Most notably, the Navy established an exclusive force namely Force Protection Battalion (FPBn) consisting of Pakistan Marines for the protection of Gwadar Port and the Chinese personnel. The force size is strategically subject to increase and decrease as port related activities increase or decrease. Along with the conventional and sub-conventional threats, Pakistan Navy is also massively working to strategically and tactically counter all the possible asymmetric threats to Pakistani ports and coast. Moreover, the new port security task force TF-88 has also established by Pakistan which is said to be equipped with aerial surveillance aircraft, missile boats and drones. This special security force set up for the defence of shore-side facilities and activities will further consolidate the security measurements.
Additionally, the modern state-of-the-art radar networks, electro-optic sensors and pickets deployed by the Navy are providing tremendous assistance for constant surveillance and monitoring of the maritime area of Pakistan. This will not only aid in filling up the gaps that may be left in predictable means of protection but will also assist in timely and well-coordinated response in the event of threats posed by non-state actors. Thereafter, Coastal Watch Stations (CWSs) and Joint Maritime Information Coordination Centre (JMICC) being established by the Pakistan Navy in order to further strengthen the maritime and coastal security will also prove critical as with the establishment of these centers and stations, the Navy will be able to gather and compile valuable information and to synergize coordinated operations with different security agencies in the maritime domain.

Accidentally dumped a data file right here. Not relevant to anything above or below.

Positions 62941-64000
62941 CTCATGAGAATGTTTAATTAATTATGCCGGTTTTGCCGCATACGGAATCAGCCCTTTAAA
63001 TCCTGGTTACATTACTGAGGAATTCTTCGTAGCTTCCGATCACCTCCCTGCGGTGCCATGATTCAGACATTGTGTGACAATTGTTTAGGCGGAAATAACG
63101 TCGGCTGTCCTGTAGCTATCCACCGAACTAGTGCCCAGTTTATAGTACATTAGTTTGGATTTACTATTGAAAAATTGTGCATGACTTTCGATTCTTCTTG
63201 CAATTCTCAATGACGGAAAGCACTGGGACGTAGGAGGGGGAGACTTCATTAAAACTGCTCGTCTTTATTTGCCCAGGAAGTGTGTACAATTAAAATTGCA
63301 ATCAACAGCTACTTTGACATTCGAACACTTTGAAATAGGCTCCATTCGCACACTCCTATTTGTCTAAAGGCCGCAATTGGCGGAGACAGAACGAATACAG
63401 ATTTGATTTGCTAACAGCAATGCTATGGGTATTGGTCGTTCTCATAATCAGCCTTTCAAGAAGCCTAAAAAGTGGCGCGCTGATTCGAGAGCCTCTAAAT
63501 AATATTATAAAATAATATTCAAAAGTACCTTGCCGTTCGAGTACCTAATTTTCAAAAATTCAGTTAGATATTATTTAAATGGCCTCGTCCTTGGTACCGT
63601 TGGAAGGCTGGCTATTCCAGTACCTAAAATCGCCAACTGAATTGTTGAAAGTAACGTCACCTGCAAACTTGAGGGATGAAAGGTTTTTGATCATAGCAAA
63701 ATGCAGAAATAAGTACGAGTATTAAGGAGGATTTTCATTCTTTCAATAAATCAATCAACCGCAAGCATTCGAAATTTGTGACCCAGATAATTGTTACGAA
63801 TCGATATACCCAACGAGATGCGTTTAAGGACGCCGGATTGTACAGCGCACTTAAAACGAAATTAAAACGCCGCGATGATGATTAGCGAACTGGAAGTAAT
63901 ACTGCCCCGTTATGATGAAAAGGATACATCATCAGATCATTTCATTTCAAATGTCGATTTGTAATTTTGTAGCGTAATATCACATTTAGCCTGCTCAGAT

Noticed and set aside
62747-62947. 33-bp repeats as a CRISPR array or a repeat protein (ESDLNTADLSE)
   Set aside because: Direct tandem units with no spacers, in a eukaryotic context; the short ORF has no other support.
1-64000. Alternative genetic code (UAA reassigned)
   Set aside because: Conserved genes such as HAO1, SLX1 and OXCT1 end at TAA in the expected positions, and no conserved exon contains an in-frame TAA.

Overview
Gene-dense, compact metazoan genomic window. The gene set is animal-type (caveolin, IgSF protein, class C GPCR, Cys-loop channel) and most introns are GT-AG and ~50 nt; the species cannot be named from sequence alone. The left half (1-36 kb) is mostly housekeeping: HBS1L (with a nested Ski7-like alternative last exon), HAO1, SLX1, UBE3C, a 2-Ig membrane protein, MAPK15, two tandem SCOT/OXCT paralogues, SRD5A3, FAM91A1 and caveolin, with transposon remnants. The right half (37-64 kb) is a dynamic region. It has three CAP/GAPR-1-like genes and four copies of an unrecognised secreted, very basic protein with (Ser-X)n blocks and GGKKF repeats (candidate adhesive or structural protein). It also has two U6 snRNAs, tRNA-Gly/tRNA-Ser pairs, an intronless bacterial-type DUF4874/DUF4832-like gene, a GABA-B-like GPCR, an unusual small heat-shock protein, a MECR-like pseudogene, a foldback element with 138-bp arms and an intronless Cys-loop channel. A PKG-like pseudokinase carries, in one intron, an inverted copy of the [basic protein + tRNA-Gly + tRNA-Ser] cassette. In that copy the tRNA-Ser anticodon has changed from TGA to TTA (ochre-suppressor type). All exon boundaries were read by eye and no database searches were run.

It cannot be claimed that Pakistan is the only country in the world that is facing such challenges posed in the realm of maritime security due to the given nature of modern maritime environment. However, under the given complex strategic maritime environment, Pakistan appears to be the only country that is maneuvering in such an environment. For better operationalization, Pakistan Navy is regularly collaborating with navies of different countries and engaging in various different activities including joining 2004 U.S.-led multinational task force to advance interoperability and handle maritime crimes.
Keeping in view all these facts, it seems that the security of CPEC project and especially its association with Gwadar Port has become the strategic priority of Pakistan and Pakistan Navy and is playing a pivotal role in this security paradigm. The initiatives taken by the Navy and the formulated strategies imply that Pakistan Navy will be finely tuned to tackle the changing and emanating threats, and will remain up to speed regarding modern challenges in the maritime domain. Moreover, all the potential regional and extra-regional challenges to national security will be managed appropriately.
A fair conclusion can be drawn by the above mentioned developments that Pakistan Navy is strategically cognizant of the fact that navies have a pivotal role to play in achieving the country’s economic objectives and fostering foreign policy objectives. Therefore, Pakistan Navy is continuously endeavoring to develop stronger relations with the regional and extra-regional navies to create a safer security environment so that the economic activity could take place without any threat or risk. Given this appraisal of security measurement of Pakistan Navy, it seems hard for countries to operate that have a wish and are maneuvering to sabotage the CPEC project with Gwadar Port whether through direct or indirect means.
The writer is an Islamabad based lawyer and Independent Researcher.
E-mail: [email protected]